“Large leaves, smooth leaves, serrated like my vines, and half as green. I like such ivy bold to leap a height. ‘Twas strong to climb!”
— Elizabeth Barrett Browning, “Aurora Leigh” (1856)
Years back the homestead needed foundation work. Living in the Prairie where ground-shifting is a regular occurrence, foundation work is not unusual. Since the contractors would be moving dirt around the perimeter of the house, I needed to salvage as many shrubs, flowers and plants as possible. On the east side of the house grew an abundance of English Ivy. The ivy covered the ground, up the walls and under the house. I pulled a batch and saved it for replanting. An article by Jon VanZile describes English Ivy as a “vigorous and sometimes aggressive vine.” He continues it can grow as much as 100 feet outward as a ground cover, or upward as a climbing vine. It will grow where other ground covers will not; it’s evergreen. This was just what we needed for Prairie soil.
The backside of the house drops off 4 to 5 feet down to the lake. The open area from ground to porch is lined with lattice — perfect for ivy climbing over and through the lattice, forming a living barrier. Today ivy covers about a 5-foot-tall by 30-foot-long area and requires no care at all.
The ivy was so successful I transplanted more ivy surrounding a deck near the water. Within a few years the massive ivy had virtually overtaken the deck to the point it was a bit eerie walking by what might be hiding in the shelter of the ivy. It was time to clear out the prodigious ivy.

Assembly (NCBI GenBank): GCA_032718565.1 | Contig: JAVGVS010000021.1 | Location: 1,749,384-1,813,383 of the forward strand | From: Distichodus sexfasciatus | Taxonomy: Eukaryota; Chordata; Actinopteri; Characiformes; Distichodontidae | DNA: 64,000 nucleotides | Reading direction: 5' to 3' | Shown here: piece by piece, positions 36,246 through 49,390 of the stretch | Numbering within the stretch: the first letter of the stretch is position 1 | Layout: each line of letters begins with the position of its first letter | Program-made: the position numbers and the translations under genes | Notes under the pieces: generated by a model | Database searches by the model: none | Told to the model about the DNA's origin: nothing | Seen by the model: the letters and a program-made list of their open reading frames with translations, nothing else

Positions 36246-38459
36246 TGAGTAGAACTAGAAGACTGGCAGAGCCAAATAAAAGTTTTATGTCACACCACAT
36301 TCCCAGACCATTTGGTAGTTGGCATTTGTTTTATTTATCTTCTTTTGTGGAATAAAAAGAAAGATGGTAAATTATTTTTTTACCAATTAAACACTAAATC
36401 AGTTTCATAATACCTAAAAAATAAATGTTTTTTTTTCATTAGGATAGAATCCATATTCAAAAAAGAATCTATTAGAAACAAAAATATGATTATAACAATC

On a blistering hot Saturday, Sam and I got to work clipping, cutting and pulling ivy. We piled it into carts or bundles in our arms and carried the cuttings off to the woods. Being extremely allergic to poison ivy, I was on the lookout for “leaves of three” but found none. There was some Virginia Creeper entwined with the ivy. I wore gloves and was particularly careful with the Virginia Creeper. In the past I was told Virginia Creeper was harmless. Be warned, it turns out approximately 5 percent of people are in fact allergic to Virginia Creeper, and I would fall into the elite group. The exposure would require two doctor visits, two shots and oral prescriptions.
Though we had labored long and hard in the oppressive heat, the clearing turned out beautifully. We left a bit of the dark green foliage on the deck’s east side and trailing out of planter baskets. Ivy loves moist humid air and tolerates shade or sun. It gives a nice touch of green to winter as well as an attractive addition to flower arrangements.
The next morning, I awakened to a blistering and red rash up and down my forearms. A quick internet check proved English Ivy “can cause allergic contact dermatitis and is almost always present in people who come in contact with the plant.” The treatment includes letting the condition run its course and using corticosteroids to sooth the pain and itching. Perhaps it’s best to check first before encountering the ivies.
Email reaches Shannon Bardwell of Columbus at firstname.lastname@example.org.
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